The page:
(GLOBALINTELHUB.COM) - 6/2/2017 Robocalling is out of control. Once the domain of sophisticated telemarketers, now it has spread to include cyber fraud, international telemarketing, and some unknown services that just 'dial' numbers with no reason (this appears to be the most bizarre).
The spam phone calls have become so out of control, it's even common now for people to get a landline or other number just to use as their phone number, in that case what's the point of having a phone? The issue here needs to be looked into at the network level, by telcos like ATT (T), Verizon (VZ), and others. How spammers, fraudsters, and barely legal telemarketers (who often cross the lines of 'regulation') use the networks to harass legitimate users needs to be stopped. The 'Do Not Call' list is a joke - it's not enforced and not used. Registration will stop a small percentage of legitimate telemarketers who use the lists and go through the compliance process, but the problem is that it doesn't protect anyone from the 'black' side of the robocalling industry, which is organized largely outside of the legal borders of USA.
Global Intel Hub interviewed our parent company about this issue, Elite E Services. EES has many registered domains, for more than 15 years with a Godaddy reseller FX System Hosting (a brand). Godaddy is now a public company Godaddy Inc (NYSE:GDDY), so they are subject to the same complaints and oversight as any public company. And Godaddy needs to be careful, as this is a potentially toxic legal issue.
Godaddy sells 'privacy' for each domain, making the owner of record 'private' - showing only a proxy company operated by Godaddy "Domains by Proxy" - it's possible to break this veil of privacy only in extreme cases such as a subpoena or matters of national security. But why would the average domain owner want to keep their records private, especially since the idea of having a website at all is usually for the purposes of marketing (or at least, having your business information become public). Recently, the answer has been in order to stop the spam calls and emails. Godaddy makes the whois records public, which are somehow picked up by these foreign robocallers automatically, and the calls start. They don't know what is DNC and they don't speak English. Half of the time when you actually answer these calls they just disconnect. Other times, a scratchy connection as one would hear when calling Afghanistan in the 80s from a phone booth, a man speaking broken English is asking if you need website design. An agent of Elite E Services asked for this man's name and address to which he replied "Sector 5, Calcutta - Justin Smith" - with a little Google research at least Sector 5 really is a real place. Justin Smith, doesn't sound like an Indian name though. When confronted with this fact he says "My fathers' name is Joseph Thomas Smith we are Christian" - maybe, but anyway who is to know? And why are they calling a number that is on the Do Not Call list?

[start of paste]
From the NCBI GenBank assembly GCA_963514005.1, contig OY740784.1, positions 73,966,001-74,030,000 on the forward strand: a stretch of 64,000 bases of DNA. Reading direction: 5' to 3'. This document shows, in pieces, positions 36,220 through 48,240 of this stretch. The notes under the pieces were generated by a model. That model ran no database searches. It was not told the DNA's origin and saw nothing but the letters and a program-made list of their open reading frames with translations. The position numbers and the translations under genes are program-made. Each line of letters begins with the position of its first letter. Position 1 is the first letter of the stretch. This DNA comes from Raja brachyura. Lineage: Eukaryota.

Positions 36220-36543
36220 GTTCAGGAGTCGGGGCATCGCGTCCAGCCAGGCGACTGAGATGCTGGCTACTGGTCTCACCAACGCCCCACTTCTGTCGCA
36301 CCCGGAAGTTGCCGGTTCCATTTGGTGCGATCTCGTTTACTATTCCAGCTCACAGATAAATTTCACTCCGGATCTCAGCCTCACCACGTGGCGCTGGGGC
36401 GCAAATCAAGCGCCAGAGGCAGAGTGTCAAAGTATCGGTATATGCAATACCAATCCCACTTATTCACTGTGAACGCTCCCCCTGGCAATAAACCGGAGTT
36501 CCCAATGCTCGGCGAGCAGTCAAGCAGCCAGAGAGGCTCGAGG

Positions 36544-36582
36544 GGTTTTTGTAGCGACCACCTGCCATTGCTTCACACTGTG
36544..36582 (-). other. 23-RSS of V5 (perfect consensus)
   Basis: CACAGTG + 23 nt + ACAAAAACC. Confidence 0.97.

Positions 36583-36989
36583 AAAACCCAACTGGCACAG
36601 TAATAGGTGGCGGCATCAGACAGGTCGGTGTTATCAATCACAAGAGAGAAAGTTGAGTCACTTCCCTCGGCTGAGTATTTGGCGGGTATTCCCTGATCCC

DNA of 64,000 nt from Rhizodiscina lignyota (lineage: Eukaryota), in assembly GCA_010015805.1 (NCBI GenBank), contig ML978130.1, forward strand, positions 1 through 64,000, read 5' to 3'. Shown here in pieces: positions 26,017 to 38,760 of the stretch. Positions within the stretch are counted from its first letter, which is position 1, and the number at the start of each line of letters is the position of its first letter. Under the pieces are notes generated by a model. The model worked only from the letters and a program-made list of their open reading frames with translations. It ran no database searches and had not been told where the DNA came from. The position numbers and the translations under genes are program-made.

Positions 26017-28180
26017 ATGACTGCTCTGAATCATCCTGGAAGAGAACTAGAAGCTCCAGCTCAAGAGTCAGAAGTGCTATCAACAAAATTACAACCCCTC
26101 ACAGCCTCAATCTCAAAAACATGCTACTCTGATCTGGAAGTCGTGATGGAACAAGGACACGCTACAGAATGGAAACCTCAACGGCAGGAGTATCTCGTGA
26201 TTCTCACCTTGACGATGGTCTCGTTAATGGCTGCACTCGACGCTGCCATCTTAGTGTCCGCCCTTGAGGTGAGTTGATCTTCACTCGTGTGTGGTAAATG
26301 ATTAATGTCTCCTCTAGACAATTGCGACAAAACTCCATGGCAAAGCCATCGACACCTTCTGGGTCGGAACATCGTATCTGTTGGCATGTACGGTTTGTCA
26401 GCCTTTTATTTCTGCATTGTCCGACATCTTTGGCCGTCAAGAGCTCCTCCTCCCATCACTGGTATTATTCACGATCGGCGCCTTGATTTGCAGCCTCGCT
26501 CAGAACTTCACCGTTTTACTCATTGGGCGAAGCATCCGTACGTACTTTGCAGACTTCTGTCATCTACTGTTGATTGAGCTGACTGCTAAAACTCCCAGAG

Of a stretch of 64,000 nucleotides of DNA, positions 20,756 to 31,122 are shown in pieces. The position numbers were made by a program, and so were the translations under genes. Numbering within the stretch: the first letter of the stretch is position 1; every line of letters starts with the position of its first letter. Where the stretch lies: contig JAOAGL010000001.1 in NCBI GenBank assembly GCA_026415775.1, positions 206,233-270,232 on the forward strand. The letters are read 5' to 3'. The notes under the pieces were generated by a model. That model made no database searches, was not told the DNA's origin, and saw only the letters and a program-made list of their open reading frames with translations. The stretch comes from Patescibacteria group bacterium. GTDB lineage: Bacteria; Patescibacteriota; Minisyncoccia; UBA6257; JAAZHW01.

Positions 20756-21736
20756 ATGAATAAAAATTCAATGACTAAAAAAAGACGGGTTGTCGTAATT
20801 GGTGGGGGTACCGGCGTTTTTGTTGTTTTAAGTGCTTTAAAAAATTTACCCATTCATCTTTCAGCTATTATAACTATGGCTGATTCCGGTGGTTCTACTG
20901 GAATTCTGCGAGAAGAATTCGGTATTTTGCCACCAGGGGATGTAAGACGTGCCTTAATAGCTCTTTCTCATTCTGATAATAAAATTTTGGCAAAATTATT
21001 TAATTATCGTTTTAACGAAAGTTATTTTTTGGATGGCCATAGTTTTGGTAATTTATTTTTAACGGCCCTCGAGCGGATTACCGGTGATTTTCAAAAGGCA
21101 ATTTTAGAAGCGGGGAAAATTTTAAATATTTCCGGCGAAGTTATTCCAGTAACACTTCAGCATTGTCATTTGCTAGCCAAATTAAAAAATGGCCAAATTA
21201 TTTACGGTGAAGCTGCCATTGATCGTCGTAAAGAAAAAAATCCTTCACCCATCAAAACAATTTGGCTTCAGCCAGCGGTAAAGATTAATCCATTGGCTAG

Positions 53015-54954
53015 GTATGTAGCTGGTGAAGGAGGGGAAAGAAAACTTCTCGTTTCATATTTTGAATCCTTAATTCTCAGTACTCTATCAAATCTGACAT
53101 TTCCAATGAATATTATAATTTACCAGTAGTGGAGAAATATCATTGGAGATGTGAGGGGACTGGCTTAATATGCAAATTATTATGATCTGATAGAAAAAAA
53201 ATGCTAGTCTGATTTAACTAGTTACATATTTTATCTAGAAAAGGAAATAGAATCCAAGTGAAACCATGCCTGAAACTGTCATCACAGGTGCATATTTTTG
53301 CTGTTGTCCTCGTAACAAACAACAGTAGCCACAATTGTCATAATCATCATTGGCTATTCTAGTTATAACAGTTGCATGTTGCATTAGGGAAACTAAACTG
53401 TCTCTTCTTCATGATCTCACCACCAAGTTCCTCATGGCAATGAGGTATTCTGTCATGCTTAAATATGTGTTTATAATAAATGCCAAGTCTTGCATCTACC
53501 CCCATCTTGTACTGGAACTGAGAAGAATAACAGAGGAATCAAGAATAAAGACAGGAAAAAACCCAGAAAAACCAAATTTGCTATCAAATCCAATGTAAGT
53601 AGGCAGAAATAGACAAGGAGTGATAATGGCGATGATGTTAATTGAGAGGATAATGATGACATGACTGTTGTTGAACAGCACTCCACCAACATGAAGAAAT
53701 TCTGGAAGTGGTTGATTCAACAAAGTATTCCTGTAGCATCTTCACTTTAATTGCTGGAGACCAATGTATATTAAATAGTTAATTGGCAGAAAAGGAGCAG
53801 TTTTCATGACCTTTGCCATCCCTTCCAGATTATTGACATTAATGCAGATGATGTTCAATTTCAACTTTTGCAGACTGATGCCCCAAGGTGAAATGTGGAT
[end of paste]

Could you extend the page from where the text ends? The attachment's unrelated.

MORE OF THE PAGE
That's not all. Another 'foreign' US caller, when asked that we be removed from their list, said "No, no no no.. no - NO .. no no no .. I WILL NOT remove you from my list (click)." at which point the really aggressive calls started, saying that we could be arrested due to an IRS issue, call this number immediately, 202 334 4562 (has been shut down). "Sometimes we can get 20 or 30 spam calls a day," says an anonymous agent working for Elite E Services, "Sometimes, they will call 2 or 3 times in a row, you can't block them - they use another number."
Ajit Pai, the FCC chairman appointed by President Trump, called robocalls a "scourge" in a blog post earlier this month. He noted that an estimated 2.4 billion robocalls are placed to Americans each month.
"There is no reason why any legitimate caller should be spoofing an unassigned or invalid phone number," Pai wrote. "It's just a way for scammers to evade the law."
The FCC currently prevents phone companies from proactively blocking calls. The new rule would let phone companies block any robocaller that uses a number that has not been assigned to any customer or that has a nonexistent area code.
The FCC's approach was developed in partnership with a "robocall strike force" of tech, cable and telecom companies formed last year. Members include Apple ( , Tech30), Google( , Tech30), Microsoft ( , Tech30), Verizon ( , Tech30) and AT&T ( , Tech30).
The rules probably won't be finalized and approved for at least a few months.
Meanwhile, the calls continue. And since most of the callers are hiding behind the international wall of stupidity erected around the USA's legal system, there's little US phone users can do except turn off their phones.
This is a bad sign for the telecom sector and for Godaddy, at a time when the 'telephone' struggles for its place in a busy digital world.
If you would like a free consultation from a consumer rights law firm, visit Fortis Law Group @ www.fortisconsumerlaw.com
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